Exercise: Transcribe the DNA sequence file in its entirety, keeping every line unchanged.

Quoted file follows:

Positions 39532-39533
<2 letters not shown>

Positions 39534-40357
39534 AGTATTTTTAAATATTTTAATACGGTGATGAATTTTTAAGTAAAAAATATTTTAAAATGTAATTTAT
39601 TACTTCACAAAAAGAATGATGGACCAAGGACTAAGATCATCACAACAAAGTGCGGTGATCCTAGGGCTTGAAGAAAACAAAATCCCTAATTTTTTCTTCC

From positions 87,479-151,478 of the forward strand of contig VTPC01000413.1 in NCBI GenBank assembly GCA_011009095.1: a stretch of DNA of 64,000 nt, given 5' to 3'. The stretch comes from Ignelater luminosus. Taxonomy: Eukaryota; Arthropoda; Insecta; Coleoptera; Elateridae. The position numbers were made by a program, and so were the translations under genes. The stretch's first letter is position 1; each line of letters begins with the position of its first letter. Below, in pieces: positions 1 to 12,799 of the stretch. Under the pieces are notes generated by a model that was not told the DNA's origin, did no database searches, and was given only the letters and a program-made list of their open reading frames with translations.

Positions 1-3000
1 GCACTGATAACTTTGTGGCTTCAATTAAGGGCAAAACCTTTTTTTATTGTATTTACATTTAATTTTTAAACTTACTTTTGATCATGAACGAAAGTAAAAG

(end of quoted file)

Positions 39532-39533
<2 letters not shown>

Positions 39534-40357
39534 AGTATTTTTAAATATTTTAATACGGTGATGAATTTTTAAGTAAAAAATATTTTAAAATGTAATTTAT
39601 TACTTCACAAAAAGAATGATGGACCAAGGACTAAGATCATCACAACAAAGTGCGGTGATCCTAGGGCTTGAAGAAAACAAAATCCCTAATTTTTTCTTCC

From positions 87,479-151,478 of the forward strand of contig VTPC01000413.1 in NCBI GenBank assembly GCA_011009095.1: a stretch of DNA of 64,000 nt, given 5' to 3'. The stretch comes from Ignelater luminosus. Taxonomy: Eukaryota; Arthropoda; Insecta; Coleoptera; Elateridae. The position numbers were made by a program, and so were the translations under genes. The stretch's first letter is position 1; each line of letters begins with the position of its first letter. Below, in pieces: positions 1 to 12,799 of the stretch. Under the pieces are notes generated by a model that was not told the DNA's origin, did no database searches, and was given only the letters and a program-made list of their open reading frames with translations.

Positions 1-3000
1 GCACTGATAACTTTGTGGCTTCAATTAAGGGCAAAACCTTTTTTTATTGTATTTACATTTAATTTTTAAACTTACTTTTGATCATGAACGAAAGTAAAAG